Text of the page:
Troubled times ahead for Hong Kong plane owners
Before the Covid-19 pandemic hit Hong Kong, at least 120-130 private jets were reportedly parked outside a dedicated terminal at the city’s busy international airport. But when Justin Yeung, chief strategy officer at Hong Kong-based business jet operator Metrojet, went there to do a count in February, he found just 30.
The pandemic has forced even the wealthiest in Asia’s biggest financial center to make tough decisions. “were talking [owners who are in] the Forbes top 50 and down,” Yeung says. “They could have homes in many parts of the world and there are planes based here flying around the EU and the US.”
But, while some wealthy Hong Kongers and mainland Chinese have opted to fly their jets overseas, others have decided to sell them. Border closures amid the world’s toughest lockdowns have weighed heavily on the region’s private and business travel market.
China’s pursuit of a Covid-zero strategy – including a weeks-long quarantine requirement – has upended billionaires’ travel plans. Many have chosen to base themselves and their planes in countries with more relaxed travel rules. However, those affected by the restrictions have found a ready market for their planes in the United States. The administration of former President Donald Trump introduced a tax break allowing individuals to deduct the cost of a jet from their federal taxes starting in September 2017.
Mainland China’s business jet fleet fell slightly from 346 in 2020 to 340 last year, while Hong Kong’s fleet fell more sharply from 120 to 101, according to data from the travel data provider Asia Sky Media.
“Managing private jets on behalf of customers who own their own aircraft has been hit very hard – this is a general industry trend in greater China,” Yeung said. “Because of the closed borders, people don’t want to fly or [if they are] they are flying [outside Hong Kong].”
Some owners had hoped for an easing of restrictions, but China only appeared more committed to its Covid-19 elimination strategy. The policy has resulted in strict shutdowns – one of which brought Shanghai to a standstill in March – and severe restrictions in Hong Kong.
Quarantine periods and frequent suspensions of air routes if a flight carries a number of Covid-positive patients have been a nightmare for commercial airlines such as the de facto airline Cathay Pacific.
In March, Cathay said her crew spent a total of more than 73,000 nights in quarantine hotels and government facilities last year. Hong Kong authorities also banned passenger flights from eight countries between January and April this year, reducing the number of incoming planes.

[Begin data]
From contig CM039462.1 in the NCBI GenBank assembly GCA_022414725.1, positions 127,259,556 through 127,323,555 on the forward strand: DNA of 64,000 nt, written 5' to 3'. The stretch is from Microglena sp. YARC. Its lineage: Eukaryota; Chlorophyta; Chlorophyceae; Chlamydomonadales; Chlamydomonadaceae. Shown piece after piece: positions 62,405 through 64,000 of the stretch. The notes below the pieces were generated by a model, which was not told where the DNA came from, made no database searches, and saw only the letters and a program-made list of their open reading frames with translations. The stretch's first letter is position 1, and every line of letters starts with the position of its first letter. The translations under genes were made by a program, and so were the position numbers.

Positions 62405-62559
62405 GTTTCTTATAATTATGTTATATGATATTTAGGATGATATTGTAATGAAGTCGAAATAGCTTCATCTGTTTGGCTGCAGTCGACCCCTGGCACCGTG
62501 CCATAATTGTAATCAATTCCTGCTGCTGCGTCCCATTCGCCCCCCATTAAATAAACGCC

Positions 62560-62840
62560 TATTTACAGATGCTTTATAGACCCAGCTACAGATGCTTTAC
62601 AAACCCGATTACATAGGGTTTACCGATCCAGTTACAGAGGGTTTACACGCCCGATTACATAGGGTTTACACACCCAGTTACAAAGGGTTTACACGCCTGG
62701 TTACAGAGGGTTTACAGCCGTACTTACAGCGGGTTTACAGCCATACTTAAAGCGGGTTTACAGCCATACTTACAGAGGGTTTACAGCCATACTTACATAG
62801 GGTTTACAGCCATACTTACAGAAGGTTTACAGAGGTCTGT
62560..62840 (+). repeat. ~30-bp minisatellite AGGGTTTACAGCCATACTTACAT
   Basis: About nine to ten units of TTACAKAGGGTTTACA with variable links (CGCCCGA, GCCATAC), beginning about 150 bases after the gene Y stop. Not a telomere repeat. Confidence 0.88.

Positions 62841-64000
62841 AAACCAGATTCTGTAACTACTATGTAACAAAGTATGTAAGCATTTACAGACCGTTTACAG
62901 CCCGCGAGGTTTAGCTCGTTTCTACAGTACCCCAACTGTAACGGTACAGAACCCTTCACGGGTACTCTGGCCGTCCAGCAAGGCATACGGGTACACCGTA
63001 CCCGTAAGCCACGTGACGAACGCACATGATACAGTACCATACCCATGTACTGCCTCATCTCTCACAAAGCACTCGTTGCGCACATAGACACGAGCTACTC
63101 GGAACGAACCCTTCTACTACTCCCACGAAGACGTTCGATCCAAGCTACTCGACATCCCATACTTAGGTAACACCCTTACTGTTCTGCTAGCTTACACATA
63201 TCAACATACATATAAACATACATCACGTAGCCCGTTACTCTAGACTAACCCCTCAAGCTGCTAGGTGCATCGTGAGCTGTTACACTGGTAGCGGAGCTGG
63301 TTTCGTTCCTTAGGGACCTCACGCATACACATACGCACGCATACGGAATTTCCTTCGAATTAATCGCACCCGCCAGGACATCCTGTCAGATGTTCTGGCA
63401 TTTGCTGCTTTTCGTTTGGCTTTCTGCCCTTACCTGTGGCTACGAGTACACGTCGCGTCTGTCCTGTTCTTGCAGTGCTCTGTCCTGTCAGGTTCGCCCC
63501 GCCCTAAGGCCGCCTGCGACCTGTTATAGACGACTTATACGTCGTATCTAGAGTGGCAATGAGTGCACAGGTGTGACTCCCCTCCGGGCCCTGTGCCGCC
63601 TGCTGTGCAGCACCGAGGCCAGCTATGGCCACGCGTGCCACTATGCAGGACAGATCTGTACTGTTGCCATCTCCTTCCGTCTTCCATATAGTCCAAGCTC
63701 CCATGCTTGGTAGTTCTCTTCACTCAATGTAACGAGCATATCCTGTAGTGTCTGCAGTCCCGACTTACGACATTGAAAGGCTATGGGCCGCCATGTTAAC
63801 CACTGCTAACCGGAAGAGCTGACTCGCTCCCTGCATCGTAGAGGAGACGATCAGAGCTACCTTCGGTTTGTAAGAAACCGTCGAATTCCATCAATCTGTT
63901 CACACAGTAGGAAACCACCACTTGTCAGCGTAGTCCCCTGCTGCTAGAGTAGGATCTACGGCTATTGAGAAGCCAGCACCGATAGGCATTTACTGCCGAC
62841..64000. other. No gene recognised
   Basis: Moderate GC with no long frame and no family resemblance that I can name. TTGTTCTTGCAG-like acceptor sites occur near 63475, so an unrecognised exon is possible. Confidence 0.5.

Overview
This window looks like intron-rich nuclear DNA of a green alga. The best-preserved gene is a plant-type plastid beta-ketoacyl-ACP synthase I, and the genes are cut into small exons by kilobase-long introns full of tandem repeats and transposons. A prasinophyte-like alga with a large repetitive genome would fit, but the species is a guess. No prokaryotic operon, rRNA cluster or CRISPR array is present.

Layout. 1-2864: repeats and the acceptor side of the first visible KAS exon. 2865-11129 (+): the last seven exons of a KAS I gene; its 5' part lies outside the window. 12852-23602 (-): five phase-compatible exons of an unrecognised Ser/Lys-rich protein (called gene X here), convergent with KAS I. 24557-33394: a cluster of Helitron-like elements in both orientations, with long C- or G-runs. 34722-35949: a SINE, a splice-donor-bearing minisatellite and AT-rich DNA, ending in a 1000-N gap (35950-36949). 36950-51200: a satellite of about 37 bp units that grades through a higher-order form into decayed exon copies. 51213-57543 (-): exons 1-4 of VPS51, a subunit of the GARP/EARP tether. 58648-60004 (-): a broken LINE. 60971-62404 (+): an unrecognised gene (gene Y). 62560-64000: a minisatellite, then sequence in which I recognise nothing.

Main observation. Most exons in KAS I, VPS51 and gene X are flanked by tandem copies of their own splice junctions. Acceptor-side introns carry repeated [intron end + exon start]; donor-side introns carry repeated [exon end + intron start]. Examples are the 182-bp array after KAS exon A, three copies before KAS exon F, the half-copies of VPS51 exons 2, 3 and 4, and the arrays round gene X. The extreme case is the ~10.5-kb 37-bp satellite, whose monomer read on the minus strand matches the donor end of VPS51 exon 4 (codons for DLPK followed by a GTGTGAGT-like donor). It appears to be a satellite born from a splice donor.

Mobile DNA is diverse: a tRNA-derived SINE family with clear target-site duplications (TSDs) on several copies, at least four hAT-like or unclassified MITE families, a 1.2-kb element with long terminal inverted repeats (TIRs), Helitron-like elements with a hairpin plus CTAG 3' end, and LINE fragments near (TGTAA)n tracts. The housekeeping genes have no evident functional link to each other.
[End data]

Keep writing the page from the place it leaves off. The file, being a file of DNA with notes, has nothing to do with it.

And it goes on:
Simon Bambridge, commercial director at TAG Aviation, a private jet management and charter service, says airlines have had to find all sorts of innovative ways to comply with the rules while keeping jets in the air. In one case, he says, to avoid quarantine, the crew was flown in by helicopter from Hong Kong to fly out of Macao, another nearby Chinese territory.
“There are all sorts of weird things we had to do,” Bambridge says, adding that the logistics of supporting air operations have been expensive and sometimes cumbersome. “What you can do one week, you can’t do the next.”
Top executives have struggled to secure an exemption from Hong Kong’s quarantine rules, while others have been wary of taking the option for fear of a public backlash. Among those who managed to bend the rules were Hollywood star Nicole Kidman and JPMorgan Chase chief Jamie Dimon. They both avoided spending three weeks confined to a hotel room, although the cases caused public outcry.
Even if people on board a jet are exempt from quarantine, this might not extend to crew, meaning the plane must turn around immediately. Some international airlines have completely canceled flights to Hong Kong and in some cases crew refused to visit the city, reducing capacity on commercial routes.
In April, Willie Walsh, chief executive of the International Air Transport Association, the airlines’ trade group, told a press briefing: “Hong Kong as an international hub has slipped; he is effectively off the map now. And I think it will be difficult for Hong Kong to recover.